On PCA, Government Needn’t Lock Horns With RBI; Answers Are Mostly With Finance Ministry
All the government needs to do is one of two things: either provide the capital and allow the PCA cases to exit the sick bay, or offer them a sovereign guarantee on solvency and put its own conditions when they revive lending.
One of the contentious issues over which the Finance Ministry and the Reserve Bank of India (RBI) have locked horns is the latter’s prompt corrective action (PCA) policy, under which 11 public sector banks and one private one have been asked to shrink lending to all but retail customers. They also have to curtail branch expansion and scrap dividends.
The last two elements of PCA are unexceptionable, but one wonders if curtailing lending is the way to reduce the size of the bad loans portfolio. A bank’s gross bad loans share falls when some of it is recovered, or when the overall advances base grows. Growing the denominator (size of advances) helps as much as reducing the numerator (the stock of bad loans).
What needs to be proscribed is lending to long-gestation projects or to groups or companies which offer no encashable collateral. Loan growth itself is not the villain. Put simply, the PCA sick ward is not necessarily going to shrink purely by preventing expansion in lending.
One should also wonder how effective the RBI’s PCA policy is, when United Bank of India has been in it for more than four-and-a-half years, and two more were brought under its ambit (IOB, and private sector Dhanlaxmi Bank) in 2015 (see list of PCA banks in this article).
If a bank cannot exit PCA even after such long spells in the ICU, one wonders what kind of treatment they are receiving under Doctor Urjit Patel.
In fact, there is some evidence that the bad loans problem may have worsened for the PCA banks. According to a report in Mint, the 11 PSU banks under PCA saw a rise in net interest incomes but gross bad loans ratios worsened.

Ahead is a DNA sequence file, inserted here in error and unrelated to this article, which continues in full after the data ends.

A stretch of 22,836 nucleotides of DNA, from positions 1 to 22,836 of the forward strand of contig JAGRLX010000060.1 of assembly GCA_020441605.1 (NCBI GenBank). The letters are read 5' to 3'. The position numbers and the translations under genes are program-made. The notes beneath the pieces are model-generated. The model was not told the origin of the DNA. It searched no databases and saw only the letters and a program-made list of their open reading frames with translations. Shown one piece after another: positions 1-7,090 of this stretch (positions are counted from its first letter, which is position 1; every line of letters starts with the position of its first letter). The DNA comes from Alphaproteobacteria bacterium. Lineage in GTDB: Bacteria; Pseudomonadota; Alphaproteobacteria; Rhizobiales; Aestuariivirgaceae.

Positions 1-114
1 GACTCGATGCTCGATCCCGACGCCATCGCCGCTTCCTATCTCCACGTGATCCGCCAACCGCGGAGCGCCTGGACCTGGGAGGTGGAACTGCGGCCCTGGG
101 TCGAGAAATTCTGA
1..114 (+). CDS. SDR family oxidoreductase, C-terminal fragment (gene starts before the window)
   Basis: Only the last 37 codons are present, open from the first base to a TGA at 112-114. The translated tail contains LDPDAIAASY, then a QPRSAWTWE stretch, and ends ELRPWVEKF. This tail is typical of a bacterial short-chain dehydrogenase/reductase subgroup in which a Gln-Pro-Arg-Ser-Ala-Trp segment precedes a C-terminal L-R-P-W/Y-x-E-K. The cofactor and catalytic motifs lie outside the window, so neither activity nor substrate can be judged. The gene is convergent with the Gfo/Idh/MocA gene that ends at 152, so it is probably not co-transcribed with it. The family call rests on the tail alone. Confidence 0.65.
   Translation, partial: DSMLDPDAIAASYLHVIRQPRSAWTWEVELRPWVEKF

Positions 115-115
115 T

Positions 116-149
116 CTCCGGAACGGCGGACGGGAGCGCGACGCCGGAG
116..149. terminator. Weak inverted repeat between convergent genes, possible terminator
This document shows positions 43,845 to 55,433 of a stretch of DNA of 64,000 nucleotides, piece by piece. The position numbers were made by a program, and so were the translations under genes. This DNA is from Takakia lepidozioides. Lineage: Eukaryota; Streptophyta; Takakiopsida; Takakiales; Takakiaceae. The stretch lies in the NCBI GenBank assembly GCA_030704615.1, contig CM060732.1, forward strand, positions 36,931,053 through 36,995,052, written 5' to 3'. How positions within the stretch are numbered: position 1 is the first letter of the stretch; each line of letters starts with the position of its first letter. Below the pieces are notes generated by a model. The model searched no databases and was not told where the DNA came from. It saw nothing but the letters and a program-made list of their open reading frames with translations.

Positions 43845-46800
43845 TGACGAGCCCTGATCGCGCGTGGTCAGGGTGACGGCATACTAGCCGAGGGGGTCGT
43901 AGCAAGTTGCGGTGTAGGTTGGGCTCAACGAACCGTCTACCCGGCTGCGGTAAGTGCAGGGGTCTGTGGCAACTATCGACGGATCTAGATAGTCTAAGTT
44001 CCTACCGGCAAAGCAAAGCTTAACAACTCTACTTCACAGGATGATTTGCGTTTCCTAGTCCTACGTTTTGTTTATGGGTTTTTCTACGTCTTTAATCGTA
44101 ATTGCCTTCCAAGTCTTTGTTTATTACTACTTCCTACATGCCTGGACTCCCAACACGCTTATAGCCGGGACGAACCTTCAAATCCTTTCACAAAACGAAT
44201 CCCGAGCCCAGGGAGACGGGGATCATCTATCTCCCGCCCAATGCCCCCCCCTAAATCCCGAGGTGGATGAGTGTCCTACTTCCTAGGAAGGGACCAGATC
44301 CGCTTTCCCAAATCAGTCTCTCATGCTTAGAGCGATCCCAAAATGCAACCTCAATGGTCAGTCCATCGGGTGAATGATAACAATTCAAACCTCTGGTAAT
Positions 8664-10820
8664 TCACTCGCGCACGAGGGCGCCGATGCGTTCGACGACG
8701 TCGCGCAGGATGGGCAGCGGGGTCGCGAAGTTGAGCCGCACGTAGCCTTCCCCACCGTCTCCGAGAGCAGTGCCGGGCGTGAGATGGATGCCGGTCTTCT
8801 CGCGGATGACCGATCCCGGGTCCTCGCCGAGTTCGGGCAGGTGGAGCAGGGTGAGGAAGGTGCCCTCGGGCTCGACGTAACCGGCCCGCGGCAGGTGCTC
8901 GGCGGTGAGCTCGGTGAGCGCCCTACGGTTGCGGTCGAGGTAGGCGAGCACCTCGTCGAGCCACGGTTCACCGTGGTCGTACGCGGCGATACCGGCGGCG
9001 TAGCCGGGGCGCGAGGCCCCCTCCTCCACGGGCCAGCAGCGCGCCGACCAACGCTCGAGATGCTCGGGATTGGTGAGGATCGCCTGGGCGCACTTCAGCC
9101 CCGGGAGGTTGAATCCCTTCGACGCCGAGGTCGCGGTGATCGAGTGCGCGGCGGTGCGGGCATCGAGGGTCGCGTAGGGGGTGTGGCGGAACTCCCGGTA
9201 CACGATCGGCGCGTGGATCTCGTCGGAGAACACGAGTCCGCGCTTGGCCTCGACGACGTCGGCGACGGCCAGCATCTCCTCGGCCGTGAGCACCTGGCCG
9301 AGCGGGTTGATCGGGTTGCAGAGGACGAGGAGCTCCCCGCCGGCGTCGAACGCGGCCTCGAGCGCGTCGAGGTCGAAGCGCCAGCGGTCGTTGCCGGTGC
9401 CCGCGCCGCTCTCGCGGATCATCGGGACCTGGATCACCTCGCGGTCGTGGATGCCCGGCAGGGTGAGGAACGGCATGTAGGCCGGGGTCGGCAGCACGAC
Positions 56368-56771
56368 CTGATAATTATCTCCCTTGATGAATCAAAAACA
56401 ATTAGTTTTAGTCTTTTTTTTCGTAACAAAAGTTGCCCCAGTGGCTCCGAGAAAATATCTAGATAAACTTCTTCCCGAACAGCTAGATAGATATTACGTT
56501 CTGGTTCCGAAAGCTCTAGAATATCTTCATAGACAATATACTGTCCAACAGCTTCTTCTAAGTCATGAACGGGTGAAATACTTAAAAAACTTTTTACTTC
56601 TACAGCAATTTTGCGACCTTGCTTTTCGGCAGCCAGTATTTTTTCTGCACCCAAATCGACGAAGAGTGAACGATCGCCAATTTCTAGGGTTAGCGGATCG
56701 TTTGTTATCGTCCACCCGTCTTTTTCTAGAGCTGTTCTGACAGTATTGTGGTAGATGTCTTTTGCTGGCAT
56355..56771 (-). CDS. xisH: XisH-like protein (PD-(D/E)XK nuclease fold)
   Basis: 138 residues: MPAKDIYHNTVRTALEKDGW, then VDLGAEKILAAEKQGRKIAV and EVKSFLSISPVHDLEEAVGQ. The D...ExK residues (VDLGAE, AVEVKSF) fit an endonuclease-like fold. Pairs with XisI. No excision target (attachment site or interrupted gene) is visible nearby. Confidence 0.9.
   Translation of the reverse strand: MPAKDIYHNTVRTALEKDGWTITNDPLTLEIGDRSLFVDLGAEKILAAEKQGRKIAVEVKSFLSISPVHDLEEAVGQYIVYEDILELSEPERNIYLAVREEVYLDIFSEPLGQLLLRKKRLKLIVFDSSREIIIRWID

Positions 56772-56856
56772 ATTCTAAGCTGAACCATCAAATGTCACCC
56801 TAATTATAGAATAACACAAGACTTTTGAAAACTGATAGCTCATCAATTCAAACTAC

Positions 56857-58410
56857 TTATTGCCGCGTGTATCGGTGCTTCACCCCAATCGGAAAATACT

However, right or wrong, one wonders why the government does not act to end this practice. All it needs to do is one of two things: either provide the capital and allow the PCA cases to exit the sick bay, or offer them a sovereign guarantee on solvency and put its own conditions when they revive lending. One such condition should be that they must wind up their foreign branches so that no regulatory issues come up abroad. These branches can be sold or merged with stronger banks with a larger foreign presence.
On the PCA discord at least, the answers lie more with the government than the RBI. Since recapitalisation impacts the fiscal deficit only to the extent of annual interest payments, this will not bust the deficit roadmap. Especially if the RBI offers to cover this additional payout for the first year through higher dividends.
Some disputes make no sense, and are more indicative of an ego standoff between the central bank and the ministry than anything substantial issue of principle. Of course, the larger question of whether the weak PSU banks need to be sold or merged with stronger ones remains; that issue unfortunately cannot be handled before the next government is constituted in May 2019.
In the meanwhile, Patel and Arun Jaitley need to bury the hatchet on PCA banks at least.
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